Wimbledon: Sam Querrey Knocked Out, Roger Feder Reaches Final
Roger Federer advanced to his 11th Wimbledon final on Friday by defeating Tomas Berdych 7-6(4), 7-6(4), 6-4.
Wimbledon Sam Querrey Roger Federer semifinals
The Swiss — and No. 3 seed who is seeking a record eighth title at the All England Club — will face seventh seed Marin Cilic in Sunday’s men’s singles final, after the Croatian beat 24th-seeded American Sam Querrey 7-6(6), 4-6, 7-6(3), 7-5 in Friday’s first semifinal.
Berdych, the 11th seed from Czech Republic, beat Federer in three sets in the Wimbledon quarterfinals in 2010. The Swiss — who will be 36 in three weeks — was eliminated from the tournament in London last year after losing in the semi-finals.
On Friday, Federer seemed to easily win the first set but then delivered a shaky start in the second set. However, he ultimately prevailed 7-6(4).
The Swiss varied his shots a lot, using many slice backhands among other types of hits. Federer double faulted twice at 4-3, including on break point, to give the break back. Tied 5-5, Berdych wiped off two break points with a pair of aces.
In the second tie-break, Federer teed off on a Berdych second serve to earn a small break at 2/1. The Swiss then hit consecutive forehand winners to lead 4/1.
Berdych gave up a break point at 2-2 in the third set but then recorded two break points in the following service game to remain alive in the match. However, the Czech hit very few balls in that game due to powerful shots from Federer, who recorded two aces, a service winner and another ace to hold. He would break the following game.
Federer will be seeking his 19th Grand Slam title on Sunday morning.
Cilic — the 2014 U.S. Open champion — will be playing in his second Grand Slam final on Sunday.
Cilic, 28, beat San Francisco native Querrey, 29, in a high-quality match that featured several strong winners from both 6-foot-6 players. The Croatian fought back from a break down in the last set and sealed his victory with a powerful forehand down the line on his second match point.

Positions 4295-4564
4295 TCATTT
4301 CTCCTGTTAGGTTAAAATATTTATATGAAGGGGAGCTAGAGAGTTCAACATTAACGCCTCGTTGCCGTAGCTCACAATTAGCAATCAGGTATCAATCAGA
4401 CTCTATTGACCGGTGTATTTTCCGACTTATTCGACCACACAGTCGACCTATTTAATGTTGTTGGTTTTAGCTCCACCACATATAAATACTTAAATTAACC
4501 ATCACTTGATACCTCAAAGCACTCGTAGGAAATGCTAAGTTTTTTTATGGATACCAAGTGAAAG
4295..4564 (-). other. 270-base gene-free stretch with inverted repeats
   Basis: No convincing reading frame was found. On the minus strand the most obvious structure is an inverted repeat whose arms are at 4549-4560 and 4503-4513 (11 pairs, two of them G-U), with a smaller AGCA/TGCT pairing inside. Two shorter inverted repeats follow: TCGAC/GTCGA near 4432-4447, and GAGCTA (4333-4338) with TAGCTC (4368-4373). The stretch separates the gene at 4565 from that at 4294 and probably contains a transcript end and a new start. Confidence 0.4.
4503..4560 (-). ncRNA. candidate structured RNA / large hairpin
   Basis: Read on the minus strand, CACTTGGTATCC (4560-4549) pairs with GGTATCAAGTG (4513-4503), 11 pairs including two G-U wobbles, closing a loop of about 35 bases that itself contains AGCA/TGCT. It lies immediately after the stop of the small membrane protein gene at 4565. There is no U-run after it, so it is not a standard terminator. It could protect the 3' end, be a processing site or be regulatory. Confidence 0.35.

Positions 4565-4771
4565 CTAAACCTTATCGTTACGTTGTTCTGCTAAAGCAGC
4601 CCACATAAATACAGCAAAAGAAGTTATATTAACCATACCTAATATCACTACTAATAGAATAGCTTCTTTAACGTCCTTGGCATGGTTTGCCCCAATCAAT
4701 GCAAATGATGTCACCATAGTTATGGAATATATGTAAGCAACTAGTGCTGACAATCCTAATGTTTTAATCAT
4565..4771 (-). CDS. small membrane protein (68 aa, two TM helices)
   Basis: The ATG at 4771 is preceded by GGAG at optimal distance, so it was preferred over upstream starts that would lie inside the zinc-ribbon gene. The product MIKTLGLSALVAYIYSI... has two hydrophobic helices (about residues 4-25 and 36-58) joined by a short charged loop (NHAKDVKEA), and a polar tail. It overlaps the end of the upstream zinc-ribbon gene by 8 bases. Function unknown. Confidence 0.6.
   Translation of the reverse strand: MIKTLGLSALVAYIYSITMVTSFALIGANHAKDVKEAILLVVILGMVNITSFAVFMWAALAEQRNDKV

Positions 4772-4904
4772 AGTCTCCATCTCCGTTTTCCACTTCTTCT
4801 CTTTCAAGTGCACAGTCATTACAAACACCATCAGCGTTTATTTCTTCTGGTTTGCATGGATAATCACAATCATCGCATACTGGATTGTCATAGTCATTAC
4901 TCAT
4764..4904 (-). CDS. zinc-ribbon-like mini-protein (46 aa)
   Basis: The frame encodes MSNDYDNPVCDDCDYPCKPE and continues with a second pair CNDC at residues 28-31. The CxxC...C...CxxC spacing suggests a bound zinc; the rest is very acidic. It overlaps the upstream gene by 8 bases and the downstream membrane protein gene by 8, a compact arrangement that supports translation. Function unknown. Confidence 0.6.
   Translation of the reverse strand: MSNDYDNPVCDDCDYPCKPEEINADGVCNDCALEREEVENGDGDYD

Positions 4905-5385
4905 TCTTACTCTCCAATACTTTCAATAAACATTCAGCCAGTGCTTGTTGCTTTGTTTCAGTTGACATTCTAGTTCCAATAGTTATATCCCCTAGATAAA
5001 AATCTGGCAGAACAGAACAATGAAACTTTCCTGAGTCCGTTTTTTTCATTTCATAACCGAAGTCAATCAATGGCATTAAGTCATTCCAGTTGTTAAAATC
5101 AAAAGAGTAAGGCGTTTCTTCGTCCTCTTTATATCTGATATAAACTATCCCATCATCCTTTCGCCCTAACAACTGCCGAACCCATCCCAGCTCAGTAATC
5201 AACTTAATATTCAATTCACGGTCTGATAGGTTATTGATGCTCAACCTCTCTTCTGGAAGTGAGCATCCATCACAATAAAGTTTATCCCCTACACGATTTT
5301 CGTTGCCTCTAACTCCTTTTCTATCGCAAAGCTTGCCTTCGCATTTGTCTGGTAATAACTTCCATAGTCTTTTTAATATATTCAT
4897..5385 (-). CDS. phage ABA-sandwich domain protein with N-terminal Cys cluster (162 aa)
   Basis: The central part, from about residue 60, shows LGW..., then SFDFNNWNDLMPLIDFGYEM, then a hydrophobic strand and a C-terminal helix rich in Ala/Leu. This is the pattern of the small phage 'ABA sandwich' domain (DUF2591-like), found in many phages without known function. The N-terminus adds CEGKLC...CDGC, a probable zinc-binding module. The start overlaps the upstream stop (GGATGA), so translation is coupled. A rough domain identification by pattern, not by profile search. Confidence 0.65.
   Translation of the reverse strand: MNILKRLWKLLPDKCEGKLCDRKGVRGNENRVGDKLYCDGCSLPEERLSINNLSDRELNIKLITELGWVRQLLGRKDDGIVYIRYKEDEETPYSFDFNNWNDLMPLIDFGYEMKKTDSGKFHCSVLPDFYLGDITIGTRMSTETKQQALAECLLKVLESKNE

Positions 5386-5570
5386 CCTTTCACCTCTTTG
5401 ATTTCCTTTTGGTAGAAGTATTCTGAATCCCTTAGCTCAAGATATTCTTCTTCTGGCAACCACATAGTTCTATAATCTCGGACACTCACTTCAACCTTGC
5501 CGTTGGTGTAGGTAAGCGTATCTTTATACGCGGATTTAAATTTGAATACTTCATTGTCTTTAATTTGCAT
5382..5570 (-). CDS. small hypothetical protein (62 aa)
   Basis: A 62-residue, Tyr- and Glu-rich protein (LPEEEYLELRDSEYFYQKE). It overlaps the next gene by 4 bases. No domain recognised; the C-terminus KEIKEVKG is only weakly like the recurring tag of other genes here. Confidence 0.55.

Querrey gained the lead following a short delay late in the first tiebreaker. When the score was tied 6-6 during that game, one woman in the stands was briefly tended to by stewards.
That pause lasted only a few minutes, and Querrey won both of the next two points on missed backhands from Cilic, to win a set where neither player had a break point.
Cilic finally recorded the first serve break in the second set, and then led by another break in the third. However, Querrey broke back to force another tiebreaker.
In the fourth set, the Croatian rallied back and then broke for the fourth time in the final game.
“After that (first tiebreaker), I was just a little bit better on the return games,” Cilic said. “I was making him (play more) on his service games.”
In total, Cilic recorded 25 aces and won 88 percent of his points on his first serve. The Croatian also finished with 70 winners and 21 unforced errors, while Querrey recorded 46 winners, 26 unforced errors and 13 aces.
Cilic had lost in the Wimbledon quarterfinals the last three years. He previously defeated Querrey twice at All England Club: in 2009 and 2012, both times in five sets.
Querrey was looking to become the first American to advance to the men’s singles final at Wimbledon since Andy Roddick, who lost to Federer in five sets in 2009.
Following Andy Murray’s semi-final loss to Querrey in five sets on Wednesday, the World No. 1 earned the adoration of female athletes everywhere when he stood up for what many perceived to be a sexist slight. In the post-game press conference, one reporter claimed that Querrey was “the first U.S. player to reach a major semifinal since 2009,” and Murray deftly interrupted by correcting “male player.”
“I beg your pardon?” the reporter asked.
“Male player,” the Scot repeated.
Murray was right to interject: though in the context of just the ATP, Roddick is the only American to reach the Wimbledon semifinals or further, dozens of U.S. women have reached the semifinals or finals of other major tournaments several times since 2009. Serena Williams, Sloane Stephens, Madison Keys and Coco Vandeweghe have all recently made major semifinal appearances since 2009.
In fact, American women have reached the advanced rounds of Grand Slam tournaments 28 times since 2009, while Williams alone has reached major semifinals or beyond 20 times since 2009.
Venus Williams — the tenth seed — and 14th-seeded Spaniard Garbine Muguruza will face off in Saturday morning’s women’s singles final.
LONDON, ENGLAND – JULY 14: Roger Federer of Switzerland plays a forehand during the Gentlemen’s Singles semi final match against Tomas Berdych of The Czech Republic on day eleven of the Wimbledon Lawn Tennis Championships at the All England Lawn Tennis and Croquet Club at Wimbledon at Wimbledon on July 14, 2017 in London, England. (Photo by Julian Finney/Getty Images)